Questioning the Work Doctrine

With the recent protests at the government shutdown effect on employment gaining increasing coverage, it seems like an increasingly salient time to question the nature of work in our lives.  I should caveat this with whilst I am aware there’s a fairly clear connection between these protests seemingly organic nature and large dark money corporate networks however the fact that this can seemingly go unremarked on in many instances, is in itself is quite an interesting fact and I would suggest more broadly indicative of how work functions in advanced capitalist economies.

With 22 million out of work in the United States a number which looks likely to increase as the downturn continues, there has been a fierce battle over how best to support the recently unemployed. So far, the government has settled on a stimulus bill worth 2 trillion dollars to tide over it’s citizens however the way in which this bill is composed, opens itself to a number of different questions. By far the greatest portion of the bill, worth around 425 billion is directed to supporting large corporations, with just 300 billion set aside for direct cash payments for workers. There is a certain logic round this, those loans could after all be used to furlough workers, keep workers employed or ensure that they have jobs to come back to however as shown by the current rate of unemployment it seems unlikely that this will be the case. This is having almost immediate knock on effects with nearly a third of rents going unpaid in April. 

In videos of the anti-quarantine protests opinions range from an unwillingness to accept welfare, the ability to consume non-essential products and services and criticism of government overreach. However little is said regarding the joy of the work itself, the enjoyment of social interactions, social status and the sense of direction that in survey’s on workplace satisfaction is typically associated with employment. A recent survey of workers carried out by The Conference Board, suggest a slight majority of US workers (54%) feel satisfied by their work however on closer examination a more interesting picture emerges. Those in managerial positions frequently report higher levels of satisfaction with workers in typically blue collar work reporting lower levels. The question then becomes what exactly is meant by being satisfied by work?

A 2017 article by Jan-Emmanuele De Neve and George Ward offers some potential clues. Here unemployment is found to correlate with a lack of daily structure, goals and social status, however, if we invert this question perhaps a more interesting point emerges, why are all of these factors supposedly only to be found in the workplace? The question becomes increasingly pressing as the article progresses with unemployment being linked to having a scarring effect on individual well-being even after it ends. There’s also a spillover to those affected with increased stress being experienced by families dealing with unemployment and the insecurity felt by those witnessing heightened unemployment within their vicinity.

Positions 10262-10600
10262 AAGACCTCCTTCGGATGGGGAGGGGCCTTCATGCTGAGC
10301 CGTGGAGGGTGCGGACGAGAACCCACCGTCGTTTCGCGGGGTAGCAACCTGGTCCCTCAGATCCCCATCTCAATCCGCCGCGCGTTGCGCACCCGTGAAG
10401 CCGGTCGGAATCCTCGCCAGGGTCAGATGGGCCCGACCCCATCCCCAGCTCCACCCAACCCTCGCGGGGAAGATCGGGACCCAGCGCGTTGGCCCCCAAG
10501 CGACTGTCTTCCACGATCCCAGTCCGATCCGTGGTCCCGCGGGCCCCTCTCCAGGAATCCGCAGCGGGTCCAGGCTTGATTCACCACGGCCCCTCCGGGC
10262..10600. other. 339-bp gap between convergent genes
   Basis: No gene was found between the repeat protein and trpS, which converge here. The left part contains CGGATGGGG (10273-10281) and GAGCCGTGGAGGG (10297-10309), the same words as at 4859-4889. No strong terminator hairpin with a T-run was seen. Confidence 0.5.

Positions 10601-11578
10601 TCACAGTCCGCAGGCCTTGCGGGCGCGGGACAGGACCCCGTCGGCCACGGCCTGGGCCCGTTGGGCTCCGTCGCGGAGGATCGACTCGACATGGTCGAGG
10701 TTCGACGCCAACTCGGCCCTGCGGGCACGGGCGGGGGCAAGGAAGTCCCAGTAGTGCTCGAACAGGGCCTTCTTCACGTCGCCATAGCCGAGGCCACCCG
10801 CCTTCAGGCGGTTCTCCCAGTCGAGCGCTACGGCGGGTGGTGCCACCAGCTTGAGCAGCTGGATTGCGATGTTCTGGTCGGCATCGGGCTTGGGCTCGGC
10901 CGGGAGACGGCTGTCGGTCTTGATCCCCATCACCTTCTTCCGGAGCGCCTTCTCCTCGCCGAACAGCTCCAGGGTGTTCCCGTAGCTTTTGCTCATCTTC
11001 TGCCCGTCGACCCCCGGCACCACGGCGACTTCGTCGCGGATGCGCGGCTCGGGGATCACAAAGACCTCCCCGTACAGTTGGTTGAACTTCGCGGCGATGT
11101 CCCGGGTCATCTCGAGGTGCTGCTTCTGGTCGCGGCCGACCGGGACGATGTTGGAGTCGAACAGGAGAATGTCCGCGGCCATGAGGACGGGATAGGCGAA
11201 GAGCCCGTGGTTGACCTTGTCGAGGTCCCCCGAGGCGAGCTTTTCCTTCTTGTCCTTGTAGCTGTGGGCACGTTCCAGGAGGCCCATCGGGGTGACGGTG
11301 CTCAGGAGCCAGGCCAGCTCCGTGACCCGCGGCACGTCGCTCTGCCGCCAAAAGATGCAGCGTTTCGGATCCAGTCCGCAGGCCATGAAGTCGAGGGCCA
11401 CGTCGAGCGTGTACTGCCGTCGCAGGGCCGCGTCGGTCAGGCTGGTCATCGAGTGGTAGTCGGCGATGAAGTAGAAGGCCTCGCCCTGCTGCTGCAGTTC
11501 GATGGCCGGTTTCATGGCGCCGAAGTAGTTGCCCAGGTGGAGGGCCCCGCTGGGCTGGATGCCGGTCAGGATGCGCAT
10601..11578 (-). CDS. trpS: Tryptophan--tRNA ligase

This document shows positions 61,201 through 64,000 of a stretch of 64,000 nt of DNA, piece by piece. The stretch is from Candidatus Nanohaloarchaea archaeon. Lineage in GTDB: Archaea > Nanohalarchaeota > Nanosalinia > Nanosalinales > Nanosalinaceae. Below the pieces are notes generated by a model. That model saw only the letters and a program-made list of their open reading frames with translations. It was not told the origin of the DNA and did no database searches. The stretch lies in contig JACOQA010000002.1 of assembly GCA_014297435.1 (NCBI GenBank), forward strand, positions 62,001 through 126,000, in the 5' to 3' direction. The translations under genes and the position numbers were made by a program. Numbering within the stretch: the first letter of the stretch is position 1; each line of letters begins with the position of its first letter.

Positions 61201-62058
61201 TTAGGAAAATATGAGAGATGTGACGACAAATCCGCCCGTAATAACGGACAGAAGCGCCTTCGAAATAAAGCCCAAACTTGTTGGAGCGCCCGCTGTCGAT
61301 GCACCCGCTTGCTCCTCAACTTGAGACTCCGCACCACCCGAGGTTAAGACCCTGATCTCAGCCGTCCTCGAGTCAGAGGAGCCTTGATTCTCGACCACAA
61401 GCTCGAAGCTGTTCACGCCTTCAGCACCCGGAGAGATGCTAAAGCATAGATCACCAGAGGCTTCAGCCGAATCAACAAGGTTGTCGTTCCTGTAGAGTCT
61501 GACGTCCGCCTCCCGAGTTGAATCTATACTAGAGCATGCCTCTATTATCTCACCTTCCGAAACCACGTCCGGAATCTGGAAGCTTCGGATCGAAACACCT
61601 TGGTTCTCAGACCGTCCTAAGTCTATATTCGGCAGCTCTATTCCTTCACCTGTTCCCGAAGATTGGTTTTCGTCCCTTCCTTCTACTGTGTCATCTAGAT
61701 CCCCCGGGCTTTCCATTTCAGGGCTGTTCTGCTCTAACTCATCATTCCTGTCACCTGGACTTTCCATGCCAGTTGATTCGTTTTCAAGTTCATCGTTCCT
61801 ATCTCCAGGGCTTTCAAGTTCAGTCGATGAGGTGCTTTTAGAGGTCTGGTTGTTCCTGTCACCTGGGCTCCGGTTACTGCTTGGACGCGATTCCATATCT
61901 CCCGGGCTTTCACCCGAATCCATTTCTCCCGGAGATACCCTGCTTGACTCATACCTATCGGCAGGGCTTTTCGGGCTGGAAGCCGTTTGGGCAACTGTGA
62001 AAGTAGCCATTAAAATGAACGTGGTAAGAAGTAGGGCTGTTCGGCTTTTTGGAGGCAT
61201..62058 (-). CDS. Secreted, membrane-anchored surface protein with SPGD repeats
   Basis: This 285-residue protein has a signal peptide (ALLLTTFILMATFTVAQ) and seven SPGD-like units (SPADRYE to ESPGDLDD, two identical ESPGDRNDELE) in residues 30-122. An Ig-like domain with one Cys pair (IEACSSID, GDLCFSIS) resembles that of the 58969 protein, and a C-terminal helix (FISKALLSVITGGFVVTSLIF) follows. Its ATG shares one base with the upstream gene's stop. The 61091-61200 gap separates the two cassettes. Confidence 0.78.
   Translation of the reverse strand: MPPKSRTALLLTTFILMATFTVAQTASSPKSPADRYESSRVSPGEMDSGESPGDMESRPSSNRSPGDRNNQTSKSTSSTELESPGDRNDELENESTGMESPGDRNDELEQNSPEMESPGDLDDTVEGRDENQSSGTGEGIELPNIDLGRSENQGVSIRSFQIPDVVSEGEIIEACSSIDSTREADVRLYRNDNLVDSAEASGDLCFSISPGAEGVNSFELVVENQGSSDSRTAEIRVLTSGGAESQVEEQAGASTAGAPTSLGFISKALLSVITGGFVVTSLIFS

There are some interesting positives mentioned by those within work, whilst to some extent high pay is correlated with job satisfaction, what also ranks highly is individual autonomy, job security and broadly speaking better levels of safety and suitable working conditions. Another interesting question emerges when looking outside of the job satisfaction figures at workplace engagement. Compared to the relatively high job satisfaction numbers the number of people who report feeling actively engaged by their job averages out at around 13% globally as found in surveys conducted by the Gallup, the American employment analytics company. According to a 2013 article by Steven Crabtree, being actively engaged at work is generally aligned with being psychologically committed to their jobs and therefore more likely to make positive contributions to their particular organization. By contrast the majority of workers report being not engaged with their work, which Gallup, correlates with lacking motivation and generally less likely to invest above and beyond what is required to make an impact in their employment.


In 2019, a study undertaken by the University of Cambridge examining the benefits of work, suggested that the previously held ideas around the advantages of full-time employment appeared to eschew a rather fundamental question, exactly how much work is required to obtain these advantages? After analyzing feedback from multiple surveys sent out to people aged between 16-60 the researchers found that, after taking into account children and long-term illnesses all the mental advantages of work could be accrued by just 8 hours of work a week. 


At this point perhaps we can see a rather different vision of work, as it currently exists, emerging. Work is not the mental salve that it has often been labelled as. Rather its benefits, based on the amount of work performed by each individual, are limited in quantity and the wealth produced by labour increasingly appear to accrue the minority of the population. Neither does work appear to reflect in any real sense the majority of real desires held by those undertaking it. Rather than, autonomy, a sense of purpose and of course the resources one requires to live, the current crisis reveals the real nature of work as it currently exists, a stark choice between destitution, ruin, death and survival. 

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